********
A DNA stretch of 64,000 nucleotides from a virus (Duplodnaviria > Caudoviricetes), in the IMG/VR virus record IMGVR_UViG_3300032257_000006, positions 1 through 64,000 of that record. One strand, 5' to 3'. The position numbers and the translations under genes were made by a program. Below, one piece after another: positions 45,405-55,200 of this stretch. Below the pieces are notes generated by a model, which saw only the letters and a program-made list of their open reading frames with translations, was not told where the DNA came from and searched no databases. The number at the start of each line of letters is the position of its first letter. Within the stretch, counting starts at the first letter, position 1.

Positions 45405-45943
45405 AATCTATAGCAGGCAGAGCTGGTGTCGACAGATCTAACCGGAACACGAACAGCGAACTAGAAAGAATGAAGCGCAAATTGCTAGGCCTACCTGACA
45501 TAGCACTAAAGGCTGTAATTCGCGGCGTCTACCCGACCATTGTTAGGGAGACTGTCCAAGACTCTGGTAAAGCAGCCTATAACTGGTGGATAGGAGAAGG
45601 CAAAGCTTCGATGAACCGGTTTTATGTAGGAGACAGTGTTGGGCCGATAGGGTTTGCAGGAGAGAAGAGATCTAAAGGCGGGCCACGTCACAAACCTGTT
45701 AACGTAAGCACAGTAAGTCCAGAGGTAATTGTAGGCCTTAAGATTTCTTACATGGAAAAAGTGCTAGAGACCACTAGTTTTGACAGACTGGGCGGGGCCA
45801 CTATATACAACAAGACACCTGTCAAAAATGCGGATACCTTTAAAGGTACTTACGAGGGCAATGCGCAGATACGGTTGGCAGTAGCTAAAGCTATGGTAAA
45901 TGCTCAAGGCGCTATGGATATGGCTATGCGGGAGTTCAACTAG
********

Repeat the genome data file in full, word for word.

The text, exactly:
A DNA stretch of 64,000 nucleotides from a virus (Duplodnaviria > Caudoviricetes), in the IMG/VR virus record IMGVR_UViG_3300032257_000006, positions 1 through 64,000 of that record. One strand, 5' to 3'. The position numbers and the translations under genes were made by a program. Below, one piece after another: positions 45,405-55,200 of this stretch. Below the pieces are notes generated by a model, which saw only the letters and a program-made list of their open reading frames with translations, was not told where the DNA came from and searched no databases. The number at the start of each line of letters is the position of its first letter. Within the stretch, counting starts at the first letter, position 1.

Positions 45405-45943
45405 AATCTATAGCAGGCAGAGCTGGTGTCGACAGATCTAACCGGAACACGAACAGCGAACTAGAAAGAATGAAGCGCAAATTGCTAGGCCTACCTGACA
45501 TAGCACTAAAGGCTGTAATTCGCGGCGTCTACCCGACCATTGTTAGGGAGACTGTCCAAGACTCTGGTAAAGCAGCCTATAACTGGTGGATAGGAGAAGG
45601 CAAAGCTTCGATGAACCGGTTTTATGTAGGAGACAGTGTTGGGCCGATAGGGTTTGCAGGAGAGAAGAGATCTAAAGGCGGGCCACGTCACAAACCTGTT
45701 AACGTAAGCACAGTAAGTCCAGAGGTAATTGTAGGCCTTAAGATTTCTTACATGGAAAAAGTGCTAGAGACCACTAGTTTTGACAGACTGGGCGGGGCCA
45801 CTATATACAACAAGACACCTGTCAAAAATGCGGATACCTTTAAAGGTACTTACGAGGGCAATGCGCAGATACGGTTGGCAGTAGCTAAAGCTATGGTAAA
45901 TGCTCAAGGCGCTATGGATATGGCTATGCGGGAGTTCAACTAG